My partner is in a support group with other people with MS. How do I access support?

In this video Robby interviews Dr Rachel Davies who is a Counselling Psychologist. The interview was filmed by Varsha

Video transcript

On behalf of the MS community, MS Reporter Robby asks Dr Rachel Davies “My partner is in a support group with other people with MS. How do I access support?”

Dr Rachel Davies Well, I think the fact that your partner finds it useful, there’s absolutely no reason why a partner support group wouldn’t be useful as well. You get all the benefits of shared experience, being with others who kind of get what it’s like and being able to kind of swap tips and ideas. I know that some people access these things via the national charities that maybe know what’s going on locally, so that’s one thing.
Another thing that some people do is they talk to their local medical professionals about what might be available, you know, things on noticeboards in clinics, for example, about local resources and things. The other thing that people do that I’m aware of is sometimes there’s carers’ support groups that are not MS specific, and you might want to think about that, because there may be some common themes about being a carer and supporting, you know, the person that you love, that aren’t just about MS, but that other carers could actually be helpful to you. So I’d think about that as well.
And the other thing I would say, Robbie, is that a lot of people that I’ve worked with, they get information on support groups, but they’re maybe not quite ready to go to one yet, so it’s kind of like a resource you put in your back pocket. Get the information, and even if you’re not quite ready to jump in yet, keep it, and then when you’re having a bad day or whatever, you might be ready to make that phone call or send that email.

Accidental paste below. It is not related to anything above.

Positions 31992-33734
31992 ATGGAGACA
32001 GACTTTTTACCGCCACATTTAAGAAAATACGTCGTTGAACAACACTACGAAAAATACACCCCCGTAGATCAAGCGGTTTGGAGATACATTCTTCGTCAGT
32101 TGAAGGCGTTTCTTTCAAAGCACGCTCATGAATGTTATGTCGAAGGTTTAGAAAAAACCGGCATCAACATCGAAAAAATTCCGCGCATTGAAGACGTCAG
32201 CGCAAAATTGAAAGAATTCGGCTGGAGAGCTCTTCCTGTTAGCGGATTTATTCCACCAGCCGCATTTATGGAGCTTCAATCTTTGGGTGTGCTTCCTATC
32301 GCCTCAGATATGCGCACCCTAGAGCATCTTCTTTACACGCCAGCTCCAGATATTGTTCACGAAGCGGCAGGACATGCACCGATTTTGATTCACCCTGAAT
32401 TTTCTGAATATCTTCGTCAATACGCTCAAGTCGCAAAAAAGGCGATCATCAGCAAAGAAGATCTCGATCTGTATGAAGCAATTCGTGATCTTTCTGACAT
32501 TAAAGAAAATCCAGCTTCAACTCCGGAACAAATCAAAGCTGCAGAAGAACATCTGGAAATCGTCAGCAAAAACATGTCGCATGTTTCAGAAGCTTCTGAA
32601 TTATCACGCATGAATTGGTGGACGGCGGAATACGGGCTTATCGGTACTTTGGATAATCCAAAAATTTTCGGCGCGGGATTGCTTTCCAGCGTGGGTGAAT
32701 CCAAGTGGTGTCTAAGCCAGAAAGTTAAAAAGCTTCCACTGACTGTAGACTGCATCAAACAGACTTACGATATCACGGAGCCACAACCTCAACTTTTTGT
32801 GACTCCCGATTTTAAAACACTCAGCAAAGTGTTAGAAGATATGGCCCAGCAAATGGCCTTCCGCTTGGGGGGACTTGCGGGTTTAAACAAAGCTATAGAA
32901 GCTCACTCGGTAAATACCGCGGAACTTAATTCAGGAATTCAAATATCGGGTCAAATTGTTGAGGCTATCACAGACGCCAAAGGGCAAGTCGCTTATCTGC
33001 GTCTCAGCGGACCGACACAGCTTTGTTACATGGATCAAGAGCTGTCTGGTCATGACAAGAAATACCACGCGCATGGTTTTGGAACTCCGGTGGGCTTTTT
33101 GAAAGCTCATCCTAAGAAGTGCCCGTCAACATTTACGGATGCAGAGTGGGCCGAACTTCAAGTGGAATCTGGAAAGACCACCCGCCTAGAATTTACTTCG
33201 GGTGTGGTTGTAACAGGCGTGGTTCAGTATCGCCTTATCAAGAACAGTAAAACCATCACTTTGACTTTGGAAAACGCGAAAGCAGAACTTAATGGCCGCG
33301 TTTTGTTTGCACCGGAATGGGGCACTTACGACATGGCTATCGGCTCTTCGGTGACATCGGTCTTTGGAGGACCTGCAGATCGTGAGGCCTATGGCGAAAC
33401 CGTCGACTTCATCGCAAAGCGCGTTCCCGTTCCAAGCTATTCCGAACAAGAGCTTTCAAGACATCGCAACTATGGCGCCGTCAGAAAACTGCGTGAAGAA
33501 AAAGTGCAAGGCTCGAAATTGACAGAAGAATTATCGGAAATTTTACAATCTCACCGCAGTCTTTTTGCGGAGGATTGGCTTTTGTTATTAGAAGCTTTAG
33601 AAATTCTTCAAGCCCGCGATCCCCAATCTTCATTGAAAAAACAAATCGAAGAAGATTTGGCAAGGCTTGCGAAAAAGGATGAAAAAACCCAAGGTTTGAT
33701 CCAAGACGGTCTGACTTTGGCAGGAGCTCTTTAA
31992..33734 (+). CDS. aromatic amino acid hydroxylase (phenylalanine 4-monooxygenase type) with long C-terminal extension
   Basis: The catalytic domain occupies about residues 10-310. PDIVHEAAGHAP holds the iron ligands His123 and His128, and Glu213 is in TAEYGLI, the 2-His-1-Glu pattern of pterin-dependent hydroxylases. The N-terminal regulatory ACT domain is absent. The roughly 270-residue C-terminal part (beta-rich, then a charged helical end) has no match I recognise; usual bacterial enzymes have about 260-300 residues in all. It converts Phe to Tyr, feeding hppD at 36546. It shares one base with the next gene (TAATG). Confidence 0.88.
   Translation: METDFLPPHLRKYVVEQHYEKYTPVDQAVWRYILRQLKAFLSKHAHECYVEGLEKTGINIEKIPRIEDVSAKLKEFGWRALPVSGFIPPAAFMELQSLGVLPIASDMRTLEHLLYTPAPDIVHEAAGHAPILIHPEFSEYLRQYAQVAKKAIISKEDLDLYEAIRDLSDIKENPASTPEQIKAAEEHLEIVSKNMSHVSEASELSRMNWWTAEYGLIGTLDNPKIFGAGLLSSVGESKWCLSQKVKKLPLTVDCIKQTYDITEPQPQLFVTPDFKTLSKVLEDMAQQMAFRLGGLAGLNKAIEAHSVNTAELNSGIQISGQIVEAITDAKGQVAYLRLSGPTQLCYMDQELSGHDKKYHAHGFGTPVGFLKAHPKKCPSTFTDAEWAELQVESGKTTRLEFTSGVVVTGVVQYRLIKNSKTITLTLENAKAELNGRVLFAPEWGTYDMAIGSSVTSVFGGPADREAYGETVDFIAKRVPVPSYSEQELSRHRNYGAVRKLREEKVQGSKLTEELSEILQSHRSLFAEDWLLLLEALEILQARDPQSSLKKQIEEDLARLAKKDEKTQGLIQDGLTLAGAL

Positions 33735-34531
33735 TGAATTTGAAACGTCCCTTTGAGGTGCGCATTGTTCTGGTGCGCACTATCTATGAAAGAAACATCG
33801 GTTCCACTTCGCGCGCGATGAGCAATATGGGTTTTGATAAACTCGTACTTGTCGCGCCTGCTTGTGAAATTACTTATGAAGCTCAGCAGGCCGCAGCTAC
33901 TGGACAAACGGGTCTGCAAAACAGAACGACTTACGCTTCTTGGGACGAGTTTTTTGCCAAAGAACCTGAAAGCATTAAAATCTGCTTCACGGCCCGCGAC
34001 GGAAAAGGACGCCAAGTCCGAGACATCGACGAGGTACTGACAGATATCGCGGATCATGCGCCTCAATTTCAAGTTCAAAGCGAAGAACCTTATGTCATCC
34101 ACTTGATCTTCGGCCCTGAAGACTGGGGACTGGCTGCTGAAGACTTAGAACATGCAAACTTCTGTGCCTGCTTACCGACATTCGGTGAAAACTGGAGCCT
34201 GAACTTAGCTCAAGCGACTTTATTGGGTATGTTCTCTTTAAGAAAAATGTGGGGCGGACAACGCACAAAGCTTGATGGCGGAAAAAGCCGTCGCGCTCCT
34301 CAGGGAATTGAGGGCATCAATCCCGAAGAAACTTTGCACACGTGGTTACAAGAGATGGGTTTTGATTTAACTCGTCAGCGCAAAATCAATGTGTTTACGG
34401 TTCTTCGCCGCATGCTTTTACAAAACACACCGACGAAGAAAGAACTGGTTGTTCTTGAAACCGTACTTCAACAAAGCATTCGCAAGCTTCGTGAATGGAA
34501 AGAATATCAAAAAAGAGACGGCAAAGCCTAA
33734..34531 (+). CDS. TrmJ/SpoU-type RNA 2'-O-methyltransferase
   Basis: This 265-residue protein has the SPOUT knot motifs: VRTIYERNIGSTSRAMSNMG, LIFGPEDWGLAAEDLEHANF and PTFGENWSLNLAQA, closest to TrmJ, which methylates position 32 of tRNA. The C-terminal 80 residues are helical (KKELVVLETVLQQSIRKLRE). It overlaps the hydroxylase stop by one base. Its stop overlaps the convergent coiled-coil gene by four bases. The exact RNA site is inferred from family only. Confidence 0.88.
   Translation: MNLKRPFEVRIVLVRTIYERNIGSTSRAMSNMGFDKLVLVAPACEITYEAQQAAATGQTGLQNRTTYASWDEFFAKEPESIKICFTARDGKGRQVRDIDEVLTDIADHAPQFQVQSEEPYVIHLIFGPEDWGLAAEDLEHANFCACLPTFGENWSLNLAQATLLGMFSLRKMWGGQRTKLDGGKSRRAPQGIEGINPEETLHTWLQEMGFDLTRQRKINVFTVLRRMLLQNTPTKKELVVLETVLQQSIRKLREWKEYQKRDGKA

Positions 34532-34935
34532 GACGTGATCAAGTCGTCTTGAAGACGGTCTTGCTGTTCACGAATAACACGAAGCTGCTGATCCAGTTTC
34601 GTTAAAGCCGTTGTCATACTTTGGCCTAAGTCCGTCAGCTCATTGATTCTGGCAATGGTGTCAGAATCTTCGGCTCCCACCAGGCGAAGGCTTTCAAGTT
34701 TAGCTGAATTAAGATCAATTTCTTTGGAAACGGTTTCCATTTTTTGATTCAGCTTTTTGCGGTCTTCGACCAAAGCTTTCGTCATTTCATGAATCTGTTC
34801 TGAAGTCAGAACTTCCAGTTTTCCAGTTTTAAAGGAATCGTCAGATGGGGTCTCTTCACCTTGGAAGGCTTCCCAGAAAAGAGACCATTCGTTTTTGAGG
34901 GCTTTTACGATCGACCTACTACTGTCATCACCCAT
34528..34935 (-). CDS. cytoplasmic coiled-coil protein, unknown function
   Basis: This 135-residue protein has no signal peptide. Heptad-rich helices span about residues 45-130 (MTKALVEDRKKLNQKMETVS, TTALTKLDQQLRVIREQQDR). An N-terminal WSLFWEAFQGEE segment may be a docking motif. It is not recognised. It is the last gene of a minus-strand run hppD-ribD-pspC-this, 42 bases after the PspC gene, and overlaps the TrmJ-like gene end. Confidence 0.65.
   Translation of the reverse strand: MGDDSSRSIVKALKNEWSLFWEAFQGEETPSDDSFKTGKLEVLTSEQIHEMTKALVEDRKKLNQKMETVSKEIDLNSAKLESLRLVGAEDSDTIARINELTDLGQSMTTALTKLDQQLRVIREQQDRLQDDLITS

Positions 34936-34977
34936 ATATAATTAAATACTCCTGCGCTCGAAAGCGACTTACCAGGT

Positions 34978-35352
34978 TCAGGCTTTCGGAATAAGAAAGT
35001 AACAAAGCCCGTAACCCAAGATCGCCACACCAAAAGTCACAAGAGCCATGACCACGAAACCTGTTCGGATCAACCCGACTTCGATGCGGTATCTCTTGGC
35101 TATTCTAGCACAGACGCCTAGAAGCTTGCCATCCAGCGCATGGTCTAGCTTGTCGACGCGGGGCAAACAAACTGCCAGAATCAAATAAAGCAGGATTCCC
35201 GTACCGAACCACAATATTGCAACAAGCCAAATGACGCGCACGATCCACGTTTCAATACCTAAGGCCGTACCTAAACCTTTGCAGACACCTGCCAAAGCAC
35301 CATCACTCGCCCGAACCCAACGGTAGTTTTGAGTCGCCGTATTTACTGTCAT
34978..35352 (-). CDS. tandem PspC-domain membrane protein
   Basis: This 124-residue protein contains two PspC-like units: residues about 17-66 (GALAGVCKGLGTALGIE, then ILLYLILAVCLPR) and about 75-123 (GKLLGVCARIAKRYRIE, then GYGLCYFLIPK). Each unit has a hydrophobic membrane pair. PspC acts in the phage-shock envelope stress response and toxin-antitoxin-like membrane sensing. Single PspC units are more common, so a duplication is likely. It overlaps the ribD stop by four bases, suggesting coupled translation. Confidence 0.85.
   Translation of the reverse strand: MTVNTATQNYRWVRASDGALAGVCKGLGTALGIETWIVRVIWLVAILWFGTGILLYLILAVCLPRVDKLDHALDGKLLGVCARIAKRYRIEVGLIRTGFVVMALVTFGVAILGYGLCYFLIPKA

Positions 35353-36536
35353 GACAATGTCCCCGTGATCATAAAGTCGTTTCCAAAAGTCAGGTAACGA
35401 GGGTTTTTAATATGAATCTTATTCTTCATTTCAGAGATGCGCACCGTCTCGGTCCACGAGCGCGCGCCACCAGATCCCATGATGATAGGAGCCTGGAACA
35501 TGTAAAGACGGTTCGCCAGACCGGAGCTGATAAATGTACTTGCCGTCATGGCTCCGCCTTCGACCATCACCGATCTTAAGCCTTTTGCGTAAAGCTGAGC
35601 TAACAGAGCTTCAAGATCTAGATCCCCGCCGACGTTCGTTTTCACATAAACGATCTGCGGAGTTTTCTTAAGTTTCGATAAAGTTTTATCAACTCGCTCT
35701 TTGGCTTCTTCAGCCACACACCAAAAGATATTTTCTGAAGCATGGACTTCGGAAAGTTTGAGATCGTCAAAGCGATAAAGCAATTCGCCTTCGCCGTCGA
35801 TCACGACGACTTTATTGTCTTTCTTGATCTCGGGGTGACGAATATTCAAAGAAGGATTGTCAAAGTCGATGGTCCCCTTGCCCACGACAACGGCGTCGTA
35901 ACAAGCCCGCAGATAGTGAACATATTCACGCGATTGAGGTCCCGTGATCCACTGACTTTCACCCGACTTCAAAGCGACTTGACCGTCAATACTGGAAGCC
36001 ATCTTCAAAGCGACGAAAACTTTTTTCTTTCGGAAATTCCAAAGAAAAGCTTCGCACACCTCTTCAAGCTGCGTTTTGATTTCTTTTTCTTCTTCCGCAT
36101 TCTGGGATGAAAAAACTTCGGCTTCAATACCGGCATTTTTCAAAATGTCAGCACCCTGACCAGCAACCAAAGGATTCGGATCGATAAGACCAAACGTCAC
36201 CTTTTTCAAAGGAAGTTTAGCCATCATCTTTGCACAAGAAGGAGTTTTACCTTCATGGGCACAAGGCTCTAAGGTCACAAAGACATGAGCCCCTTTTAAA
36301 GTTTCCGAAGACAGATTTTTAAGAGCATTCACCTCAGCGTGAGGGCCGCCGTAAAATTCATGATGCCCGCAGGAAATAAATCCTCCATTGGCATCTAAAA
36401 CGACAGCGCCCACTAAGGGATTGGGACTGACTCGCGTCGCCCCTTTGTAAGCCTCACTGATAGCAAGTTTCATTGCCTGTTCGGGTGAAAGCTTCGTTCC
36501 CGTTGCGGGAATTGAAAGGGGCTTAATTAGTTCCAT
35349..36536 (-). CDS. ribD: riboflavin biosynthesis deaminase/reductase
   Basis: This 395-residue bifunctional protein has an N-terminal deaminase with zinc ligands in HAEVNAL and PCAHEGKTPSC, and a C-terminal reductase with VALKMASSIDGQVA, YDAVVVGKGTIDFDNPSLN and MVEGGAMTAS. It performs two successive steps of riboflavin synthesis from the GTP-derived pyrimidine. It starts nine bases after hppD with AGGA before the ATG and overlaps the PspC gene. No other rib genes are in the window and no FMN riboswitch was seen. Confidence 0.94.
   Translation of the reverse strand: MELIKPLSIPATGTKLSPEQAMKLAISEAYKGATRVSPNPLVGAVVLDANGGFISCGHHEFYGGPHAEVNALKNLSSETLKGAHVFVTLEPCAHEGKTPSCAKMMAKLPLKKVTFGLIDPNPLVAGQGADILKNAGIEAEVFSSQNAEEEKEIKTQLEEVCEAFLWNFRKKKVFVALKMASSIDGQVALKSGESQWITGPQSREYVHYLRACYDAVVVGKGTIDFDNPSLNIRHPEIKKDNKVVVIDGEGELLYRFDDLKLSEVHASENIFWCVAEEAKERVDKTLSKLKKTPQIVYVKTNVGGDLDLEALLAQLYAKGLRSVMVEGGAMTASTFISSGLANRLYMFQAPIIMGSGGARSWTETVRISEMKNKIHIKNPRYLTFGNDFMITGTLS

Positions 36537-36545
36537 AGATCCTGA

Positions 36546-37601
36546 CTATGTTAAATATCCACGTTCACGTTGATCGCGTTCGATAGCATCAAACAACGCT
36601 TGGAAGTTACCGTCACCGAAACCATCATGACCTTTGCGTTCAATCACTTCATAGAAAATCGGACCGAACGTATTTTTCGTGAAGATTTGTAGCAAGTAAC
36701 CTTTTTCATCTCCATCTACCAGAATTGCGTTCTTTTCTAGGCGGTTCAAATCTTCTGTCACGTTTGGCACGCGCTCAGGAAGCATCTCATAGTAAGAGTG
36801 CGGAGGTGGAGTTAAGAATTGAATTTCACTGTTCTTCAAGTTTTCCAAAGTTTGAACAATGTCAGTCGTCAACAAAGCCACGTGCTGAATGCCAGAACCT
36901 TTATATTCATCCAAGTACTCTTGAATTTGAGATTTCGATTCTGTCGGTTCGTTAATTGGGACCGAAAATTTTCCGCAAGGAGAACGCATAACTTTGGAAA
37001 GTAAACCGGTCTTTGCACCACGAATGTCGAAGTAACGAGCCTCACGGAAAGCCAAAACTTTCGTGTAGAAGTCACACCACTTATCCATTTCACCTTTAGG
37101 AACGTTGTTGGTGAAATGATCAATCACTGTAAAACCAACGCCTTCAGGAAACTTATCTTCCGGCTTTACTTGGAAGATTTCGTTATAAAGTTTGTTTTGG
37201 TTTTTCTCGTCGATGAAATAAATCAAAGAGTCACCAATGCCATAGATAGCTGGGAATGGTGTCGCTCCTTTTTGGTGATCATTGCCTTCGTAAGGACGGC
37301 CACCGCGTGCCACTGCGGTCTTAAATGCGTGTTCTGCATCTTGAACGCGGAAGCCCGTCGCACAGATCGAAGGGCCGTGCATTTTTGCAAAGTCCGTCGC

Robby Is there a stigma associated with seeking help?

Dr Rachel Davies I think there can be for some people about, you know, counselling or mental health support or that sort of thing, there can be, but I think we’ve done a lot in this country to sort of change that idea and actually to see seeking help as a real positive and a strong thing to do.

Robby Right, it’s not because you’re weak, it’s actually…

It’s a real strength.

It’s because you want your relationship to work.

Dr Rachel Davies Exactly, exactly. And I think that’s totally the right way of thinking about it, Robbie. But, you know, the other thing is, you choose what you share publicly, so the fact that you are going to a support group or seeing a counsellor, you don’t have to publicise it, it’s a confidential thing. So you might choose not to tell your parents or your friends, it’s up to you what you share. You’re in control of what information you share with others, so if you want to keep it private, that’s absolutely fine.

MS Reporter: Robby
Expert: Dr Rachel Davies is a counsellor and Senior Practice Consultant at relationship support charity, Relate. Find out more about Relate’s services here:

Interview themes;
– Being part of a support group will offer the benefit of shared experience
– Talk to local healthcare professionals who will be aware of support networks available
– The support groups for carers/partners doesn’t need to be MS specific
– If you’re not ready to access the group, do the research now so you have it for when you are ready
– You don’t need to talk about attending a group, you are in control
– There is no shame in reaching out for help


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